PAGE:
Upgrade to the Flash 9 viewer for enhanced content, including the ability to browse & search through your favorite titles.
Click here to learn more!
1. Has reading Jerusalem changed the way you view the city or any of the three faiths that claim it as their own? In what way?
2. Given the passion aroused by Jerusalem’s sacred sites, do you think it is possible for a practicing Jew, Christian, or Muslim to view the city objectively? Do you think that Armstrong views it objectively?
3. Have you ever experienced a place as “holy” or “sacred”? If so, what was that experience like? What sort of thoughts and feelings did you have?
4. In the book’s introduction, Armstrong defines mythology as “an ancient form of psychology.” What does she mean by this and do you agree with her definition?
5. Compassion is central to the doctrines of Judaism, Christianity, and Islam, and yet has been sadly missing throughout Jerusalem’s history. Why do you think this is so?
6. Since social justice and peace are central to the ideal of a “holy city,” can Jerusalem—given its violent history—truly be regarded as “holy”?
7. After reading Jerusalem, do you think that one faith lays a greater claim to the city than the others? If so, which one and why?
8. “Suffering does not necessarily make us better, nobler people. All too often, quite the reverse,” writes Armstrong. Nonetheless,we have many cultural myths about how suffering has the power to soften the hardest heart. In your opinion, which of these opposed viewpoints is more “true”?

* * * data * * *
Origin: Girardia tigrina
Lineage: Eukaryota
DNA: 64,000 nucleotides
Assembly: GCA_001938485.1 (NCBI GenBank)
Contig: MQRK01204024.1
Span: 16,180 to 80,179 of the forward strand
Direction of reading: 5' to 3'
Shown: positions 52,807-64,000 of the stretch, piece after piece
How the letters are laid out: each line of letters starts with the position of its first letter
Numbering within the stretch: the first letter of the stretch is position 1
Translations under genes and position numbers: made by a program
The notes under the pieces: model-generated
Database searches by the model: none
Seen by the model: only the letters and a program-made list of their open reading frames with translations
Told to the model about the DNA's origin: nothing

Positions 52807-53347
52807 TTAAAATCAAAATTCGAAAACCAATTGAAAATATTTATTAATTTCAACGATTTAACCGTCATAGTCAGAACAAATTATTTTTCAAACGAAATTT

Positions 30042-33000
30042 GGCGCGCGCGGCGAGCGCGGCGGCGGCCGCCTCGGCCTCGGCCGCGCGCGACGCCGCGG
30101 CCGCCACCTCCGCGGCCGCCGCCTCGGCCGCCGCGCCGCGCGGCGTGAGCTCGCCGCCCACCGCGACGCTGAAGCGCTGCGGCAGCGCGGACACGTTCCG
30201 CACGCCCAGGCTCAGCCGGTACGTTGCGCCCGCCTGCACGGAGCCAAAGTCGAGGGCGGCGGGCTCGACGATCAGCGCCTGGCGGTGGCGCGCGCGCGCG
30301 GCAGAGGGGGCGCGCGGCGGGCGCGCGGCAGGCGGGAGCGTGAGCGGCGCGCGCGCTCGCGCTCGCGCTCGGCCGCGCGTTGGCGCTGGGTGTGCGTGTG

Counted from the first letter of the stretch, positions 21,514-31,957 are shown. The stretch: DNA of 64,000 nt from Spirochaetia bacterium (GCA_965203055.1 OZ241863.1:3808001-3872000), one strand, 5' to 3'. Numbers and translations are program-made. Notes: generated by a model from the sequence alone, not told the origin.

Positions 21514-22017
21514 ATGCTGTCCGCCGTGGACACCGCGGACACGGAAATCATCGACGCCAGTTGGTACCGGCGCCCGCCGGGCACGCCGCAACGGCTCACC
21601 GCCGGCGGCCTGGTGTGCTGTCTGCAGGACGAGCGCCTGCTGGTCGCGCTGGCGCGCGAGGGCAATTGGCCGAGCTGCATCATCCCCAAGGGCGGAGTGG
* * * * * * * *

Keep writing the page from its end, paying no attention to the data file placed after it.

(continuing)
9. For centuries, Jews did not consider the Western Wall to be sacred. Christians did not develop a devotion to the Stations of the Cross until the early 1600s. Only 150 years after the Prophet’s death did Muslims claim that Muhammed ascended to heaven from the Dome of the Rock. In short, these sites were not originally regarded as holy, but only became so later in history through a sort of general consensus of the faithful. Does this surprise you? Does it change the way you view the world’s sacred sites? How?
10. Armstrong believes that there is a deep human need to regard certain sites as holy or sacred, even in the modern era. Do you agree?
11. Throughout Jerusalem’s history, construction was used as an “ideological weapon,” “a means of obliterating the tenancy of the previous owners,” writes Armstrong. Do you think that this has been true in other places as well? When and where?
12. For all of Jerusalem’s dishearteningly violent history, there have also been long periods when Jews, Christians, and Muslims lived peacefully side by side. Today, that is decidedly not the case. How much do you think this change has been due to the creation of the state of Israel and how much to the tension among the faiths that has been growing for the last few centuries?
13. In ancient times, pilgrims visited Jerusalem to “see” God in the holy sites. In modern times, pilgrims—and especially Christians—visit Jerusalem to see historical evidence that “proves” their faith. Yet, as Armstrong writes, archeology provides no clear answers. In light of this, can ours truly be called a more rational age or has one set of beliefs simply been replaced by another?
14. “Zionism would be a secular movement, inspired for the most part by Jews who had lost faith in religion,” writes Armstrong. Does this statement surprise you? Do you agree with it?
15. In late 1996, Armstrong wrote: “As of this writing, the prospect of peace looks bleak.” Do you think that Jerusalem’s prospect for peace has improved, deteriorated, or remained more or less the same since then?
16. Have you visited Jerusalem? Are you more or less likely to visit—or return to—the city after reading the book?